We wish the council had a rule that the moment a citizen admits the legislation they are seeking just happens to be in their professional field, or that they don’t actually LIVE in Takoma Park, but the legislation is of great interest to their organization – they open the trap door to the giant octopus tank below.
More realistically, we propose the council form a Feel Good Resolution Committee. It would review all requests for feel-good resolutions, hear the citizens and outside agitators, and submit a “yes” or “no” recommendation to the council. There would be no public comments or discussion. The council would treat the resolutions as they do consent agendas. Consent agendas are no-brainer resolutions that need no discussion. They are bundled together so the council only has to vote once, spending as little time as possible. Doing something similar for feel-good resolutions would save HOURS.
Big motivation to increase spending, little to keep it down
Constituents want programs and they want to keep their favorite programs running – and improving. Say there’s a constituent who wants an empty lot preserved as green space. She leads a neighborhood movement asking the city to buy it and turn it into a park. She does not dwell on what it will cost. She may not even realize what it will cost.
But, there’s the initial cost of the lot, the loss of tax revenue if it is turned from private to public land, the additional staff hours and equipment usage. It might mean a additional hire, which means more pension and benefit costs for decades.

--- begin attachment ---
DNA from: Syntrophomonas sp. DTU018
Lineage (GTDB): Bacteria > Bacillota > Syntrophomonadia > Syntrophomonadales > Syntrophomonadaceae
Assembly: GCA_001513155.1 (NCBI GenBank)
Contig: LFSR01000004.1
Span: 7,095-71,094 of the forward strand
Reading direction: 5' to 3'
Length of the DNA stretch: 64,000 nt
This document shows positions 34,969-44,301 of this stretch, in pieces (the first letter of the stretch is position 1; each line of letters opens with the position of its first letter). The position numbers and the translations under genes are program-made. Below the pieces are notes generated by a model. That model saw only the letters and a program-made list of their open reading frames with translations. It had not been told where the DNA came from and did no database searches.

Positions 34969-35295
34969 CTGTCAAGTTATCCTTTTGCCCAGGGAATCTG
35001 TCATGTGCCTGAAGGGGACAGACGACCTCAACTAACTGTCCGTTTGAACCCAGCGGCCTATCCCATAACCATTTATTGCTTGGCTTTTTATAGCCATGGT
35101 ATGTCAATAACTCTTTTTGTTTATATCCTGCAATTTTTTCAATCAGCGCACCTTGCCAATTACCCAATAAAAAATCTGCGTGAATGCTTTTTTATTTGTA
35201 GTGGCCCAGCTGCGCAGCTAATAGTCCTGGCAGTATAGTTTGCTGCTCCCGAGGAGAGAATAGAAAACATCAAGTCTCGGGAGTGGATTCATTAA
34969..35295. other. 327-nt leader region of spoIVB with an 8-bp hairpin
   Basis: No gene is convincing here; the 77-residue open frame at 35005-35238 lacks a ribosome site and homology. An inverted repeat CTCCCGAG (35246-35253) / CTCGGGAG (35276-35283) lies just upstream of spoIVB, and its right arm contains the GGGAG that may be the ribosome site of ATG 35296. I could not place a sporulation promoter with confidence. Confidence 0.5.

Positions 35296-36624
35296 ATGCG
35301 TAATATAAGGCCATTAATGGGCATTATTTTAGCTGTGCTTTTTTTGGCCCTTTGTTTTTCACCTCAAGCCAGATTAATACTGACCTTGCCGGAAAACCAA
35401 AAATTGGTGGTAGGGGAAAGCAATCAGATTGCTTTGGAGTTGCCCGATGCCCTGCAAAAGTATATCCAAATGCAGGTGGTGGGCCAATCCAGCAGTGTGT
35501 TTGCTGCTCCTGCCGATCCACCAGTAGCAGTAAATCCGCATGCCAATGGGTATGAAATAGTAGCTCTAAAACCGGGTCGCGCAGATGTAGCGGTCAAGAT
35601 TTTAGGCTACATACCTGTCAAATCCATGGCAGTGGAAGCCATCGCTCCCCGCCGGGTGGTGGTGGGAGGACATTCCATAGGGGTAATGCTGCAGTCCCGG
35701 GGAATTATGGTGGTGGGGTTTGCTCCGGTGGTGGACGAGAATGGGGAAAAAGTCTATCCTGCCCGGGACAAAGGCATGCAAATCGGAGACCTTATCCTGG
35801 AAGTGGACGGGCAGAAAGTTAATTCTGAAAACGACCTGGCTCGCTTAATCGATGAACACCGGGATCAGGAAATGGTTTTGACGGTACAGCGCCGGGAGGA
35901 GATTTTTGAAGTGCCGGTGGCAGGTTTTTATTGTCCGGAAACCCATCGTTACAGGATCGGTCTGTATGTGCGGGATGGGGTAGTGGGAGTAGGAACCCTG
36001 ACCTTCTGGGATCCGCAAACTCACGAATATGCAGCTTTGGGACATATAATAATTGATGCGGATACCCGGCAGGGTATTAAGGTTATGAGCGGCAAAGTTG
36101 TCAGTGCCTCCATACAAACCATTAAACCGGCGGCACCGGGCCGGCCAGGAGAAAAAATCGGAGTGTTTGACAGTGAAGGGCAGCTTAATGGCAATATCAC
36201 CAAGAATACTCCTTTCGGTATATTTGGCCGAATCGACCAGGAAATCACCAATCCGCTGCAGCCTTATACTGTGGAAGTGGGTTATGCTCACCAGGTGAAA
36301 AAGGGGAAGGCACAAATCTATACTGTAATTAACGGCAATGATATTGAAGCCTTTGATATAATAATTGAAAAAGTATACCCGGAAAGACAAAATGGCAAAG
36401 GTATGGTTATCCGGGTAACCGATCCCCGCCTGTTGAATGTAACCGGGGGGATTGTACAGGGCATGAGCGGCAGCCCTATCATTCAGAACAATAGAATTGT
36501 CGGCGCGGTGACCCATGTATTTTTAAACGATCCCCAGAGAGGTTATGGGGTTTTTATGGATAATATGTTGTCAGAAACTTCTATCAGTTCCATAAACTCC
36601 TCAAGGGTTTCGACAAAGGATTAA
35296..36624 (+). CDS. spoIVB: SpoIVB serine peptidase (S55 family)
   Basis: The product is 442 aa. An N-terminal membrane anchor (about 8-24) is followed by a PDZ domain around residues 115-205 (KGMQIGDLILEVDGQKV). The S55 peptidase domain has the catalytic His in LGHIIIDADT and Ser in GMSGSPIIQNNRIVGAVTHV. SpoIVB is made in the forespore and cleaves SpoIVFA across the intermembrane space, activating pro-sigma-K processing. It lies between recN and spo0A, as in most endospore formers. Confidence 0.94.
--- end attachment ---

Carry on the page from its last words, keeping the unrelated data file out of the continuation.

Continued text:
The council members get more out of pleasing constituents (in votes and popularity) than they do by keeping budget costs down. This is especially true in Takoma Park where higher taxes have almost never been an issue with most voters. Good liberals with good jobs are happy to be taxed for services they want.
City staff, especially the city manager who writes the budget, are nominally interested in keeping taxes and the tax rate down because raising them looks bad and they do get complaints from some folks: the retired, the long-time residents, the people with relatively lower incomes and the cranks.
But the city manager also has the staff’s interest at heart, and she wants to look good by providing good service, which means paying well and adding new positions. Which requires more money.
Our city managers do a great job on the budget. All three of them in the last ten years have squeezed the most out of the revenues available.
But, tax rates and tax payments creep up over the years because adding programs and people and keeping up with costs does that. Also, since taxes are based on property assessments, they go up if the rate is not lowered.
The parable of the frogs who remain in a slowly heating pot of water comes to mind.
There is no effective check or balance in place. Perhaps we need a Frugality Task Force or a Parental Allowance Committee to chide staff, council and residents who propose new costs throughout the year to resist temptation and stay within their means.
It certainly would be helpful to have an objective outside agency calculate the costs of any new program. Activist-residents and the council always low-ball estimated costs and the staff tends to go along. Their best interest is not to contradict the council or resident activists.
But, wait. An outside agency. That means yet another consultant which means an additional budget item.
Well, as the council members always say, ” it would soon pay for itself.”